Fono describes her job as a 'health brokering role'. She endeavours to make the health system more accessible for vulnerable tamariki and rangatahi.
'There’s a really high number of kids who come to the attention of Oranga Tamariki and who have unmet health issues,' she says.
Fono says there are a number of barriers to whānau getting the medical help that their moko need.
'Whānau may not have a car, or shift work means they can’t make medical appointments, a baby might not be registered with a birth certificate which means they can’t register with a GP, or no phone credit means they can’t phone to book an appointment,' Fono says.
Fono works out of the Oranga Tamariki Otara site and alongside social workers.
'It means we can identify health issues earlier,' she says.
Some of these issues include neglect, malnutrition, ADHD and poor hearing and eye-sight that affect learning, re-occurring eczema infections, scabies, and lice.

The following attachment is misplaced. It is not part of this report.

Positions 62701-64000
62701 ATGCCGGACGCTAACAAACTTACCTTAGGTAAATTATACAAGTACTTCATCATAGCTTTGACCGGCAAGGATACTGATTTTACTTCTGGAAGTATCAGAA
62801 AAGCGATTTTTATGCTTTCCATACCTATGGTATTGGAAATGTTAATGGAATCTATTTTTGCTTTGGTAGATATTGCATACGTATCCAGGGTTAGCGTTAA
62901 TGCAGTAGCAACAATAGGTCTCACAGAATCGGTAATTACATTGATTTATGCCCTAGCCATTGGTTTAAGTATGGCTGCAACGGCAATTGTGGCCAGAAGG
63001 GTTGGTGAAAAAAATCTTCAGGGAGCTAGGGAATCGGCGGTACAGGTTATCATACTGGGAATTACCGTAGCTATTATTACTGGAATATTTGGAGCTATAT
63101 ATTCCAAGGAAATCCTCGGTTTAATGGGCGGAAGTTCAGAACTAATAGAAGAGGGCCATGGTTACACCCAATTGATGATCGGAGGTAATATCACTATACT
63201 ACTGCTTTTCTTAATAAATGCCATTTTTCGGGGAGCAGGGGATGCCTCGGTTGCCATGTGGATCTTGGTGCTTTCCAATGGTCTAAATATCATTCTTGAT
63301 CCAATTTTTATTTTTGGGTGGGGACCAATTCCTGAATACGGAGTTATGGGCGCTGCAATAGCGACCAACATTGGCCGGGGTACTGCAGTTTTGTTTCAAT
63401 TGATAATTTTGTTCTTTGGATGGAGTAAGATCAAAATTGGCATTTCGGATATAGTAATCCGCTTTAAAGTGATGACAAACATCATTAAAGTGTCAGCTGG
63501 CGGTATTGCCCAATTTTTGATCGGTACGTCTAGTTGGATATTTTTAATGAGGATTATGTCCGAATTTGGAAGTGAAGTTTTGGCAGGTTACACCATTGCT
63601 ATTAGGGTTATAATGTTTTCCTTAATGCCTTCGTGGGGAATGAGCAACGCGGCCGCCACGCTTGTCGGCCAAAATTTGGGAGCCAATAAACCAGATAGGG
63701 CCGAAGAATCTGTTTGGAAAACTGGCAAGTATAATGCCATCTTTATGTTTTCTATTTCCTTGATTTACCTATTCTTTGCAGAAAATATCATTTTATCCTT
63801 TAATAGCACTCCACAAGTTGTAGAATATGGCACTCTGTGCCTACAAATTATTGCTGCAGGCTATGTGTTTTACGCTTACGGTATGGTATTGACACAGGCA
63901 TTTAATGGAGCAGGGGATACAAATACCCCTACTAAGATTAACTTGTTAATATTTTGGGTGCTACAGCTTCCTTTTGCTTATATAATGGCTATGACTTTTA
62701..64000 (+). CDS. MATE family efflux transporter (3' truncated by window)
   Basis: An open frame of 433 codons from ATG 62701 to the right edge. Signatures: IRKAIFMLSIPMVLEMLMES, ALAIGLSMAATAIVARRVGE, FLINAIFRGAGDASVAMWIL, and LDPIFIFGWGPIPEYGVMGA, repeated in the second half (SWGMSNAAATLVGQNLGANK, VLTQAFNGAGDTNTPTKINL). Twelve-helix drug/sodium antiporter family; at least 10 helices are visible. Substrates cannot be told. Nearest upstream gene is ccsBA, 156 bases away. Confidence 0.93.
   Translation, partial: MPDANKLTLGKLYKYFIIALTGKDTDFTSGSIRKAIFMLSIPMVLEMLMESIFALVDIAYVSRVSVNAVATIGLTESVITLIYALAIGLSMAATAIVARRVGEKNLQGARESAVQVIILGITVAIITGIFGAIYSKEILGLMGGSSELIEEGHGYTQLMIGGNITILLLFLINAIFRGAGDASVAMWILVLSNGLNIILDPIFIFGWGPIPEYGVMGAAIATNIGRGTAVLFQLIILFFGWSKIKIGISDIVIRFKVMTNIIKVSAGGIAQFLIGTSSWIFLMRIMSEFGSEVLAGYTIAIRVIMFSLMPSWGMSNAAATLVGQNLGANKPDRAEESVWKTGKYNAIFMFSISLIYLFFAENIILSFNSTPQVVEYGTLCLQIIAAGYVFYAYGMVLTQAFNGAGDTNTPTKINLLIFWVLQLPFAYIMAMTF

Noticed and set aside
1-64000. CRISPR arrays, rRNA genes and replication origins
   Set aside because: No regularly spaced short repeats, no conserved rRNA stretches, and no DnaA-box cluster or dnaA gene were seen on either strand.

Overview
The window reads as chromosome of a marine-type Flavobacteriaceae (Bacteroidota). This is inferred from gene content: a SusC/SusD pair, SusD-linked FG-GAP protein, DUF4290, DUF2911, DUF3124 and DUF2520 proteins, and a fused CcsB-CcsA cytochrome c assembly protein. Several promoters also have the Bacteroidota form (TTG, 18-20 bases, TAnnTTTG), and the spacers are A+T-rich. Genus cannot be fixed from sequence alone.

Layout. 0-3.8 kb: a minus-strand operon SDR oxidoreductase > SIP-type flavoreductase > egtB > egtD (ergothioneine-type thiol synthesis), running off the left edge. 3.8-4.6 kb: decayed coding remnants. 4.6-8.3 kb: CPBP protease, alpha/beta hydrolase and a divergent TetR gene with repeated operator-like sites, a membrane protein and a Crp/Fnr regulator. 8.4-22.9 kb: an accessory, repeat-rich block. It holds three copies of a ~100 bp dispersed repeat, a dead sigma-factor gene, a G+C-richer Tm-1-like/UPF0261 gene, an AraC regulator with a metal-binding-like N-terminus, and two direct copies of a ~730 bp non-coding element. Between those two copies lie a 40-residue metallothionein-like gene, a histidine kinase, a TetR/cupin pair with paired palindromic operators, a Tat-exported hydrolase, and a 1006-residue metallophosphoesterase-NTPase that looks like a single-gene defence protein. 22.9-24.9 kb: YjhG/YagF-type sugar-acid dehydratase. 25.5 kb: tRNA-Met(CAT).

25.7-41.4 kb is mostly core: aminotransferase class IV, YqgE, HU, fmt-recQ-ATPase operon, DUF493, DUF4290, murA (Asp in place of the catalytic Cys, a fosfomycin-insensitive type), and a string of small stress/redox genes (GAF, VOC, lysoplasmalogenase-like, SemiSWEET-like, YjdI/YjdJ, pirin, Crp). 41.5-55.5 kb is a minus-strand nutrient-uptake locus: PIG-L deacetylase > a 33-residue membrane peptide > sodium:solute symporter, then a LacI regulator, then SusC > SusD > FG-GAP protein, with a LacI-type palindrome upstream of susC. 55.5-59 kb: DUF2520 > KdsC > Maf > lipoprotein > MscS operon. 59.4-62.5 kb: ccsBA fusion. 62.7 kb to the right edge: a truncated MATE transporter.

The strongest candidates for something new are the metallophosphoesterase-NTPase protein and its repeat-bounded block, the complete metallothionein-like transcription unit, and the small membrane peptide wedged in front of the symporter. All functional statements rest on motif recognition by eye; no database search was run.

Fono acts as a short-cut to get urgent medical issues treated by professionals.
She drops prescriptions off to homes, re-arranges specialist appointments to suit a whānau, helps with transport to get them to an appointment, registers babies with GPs and Plunket and even makes sure babies have a birth certificate.
Fono says unmet health issues are often linked to other issues that social workers come across such as truancy.
'There was a young person who hadn’t been to school for months and months because they were being bullied. It turns out the bullying was down to the young person having infected eczema. I dropped a script off that same day and the young person was back at school as soon as the infection cleared.'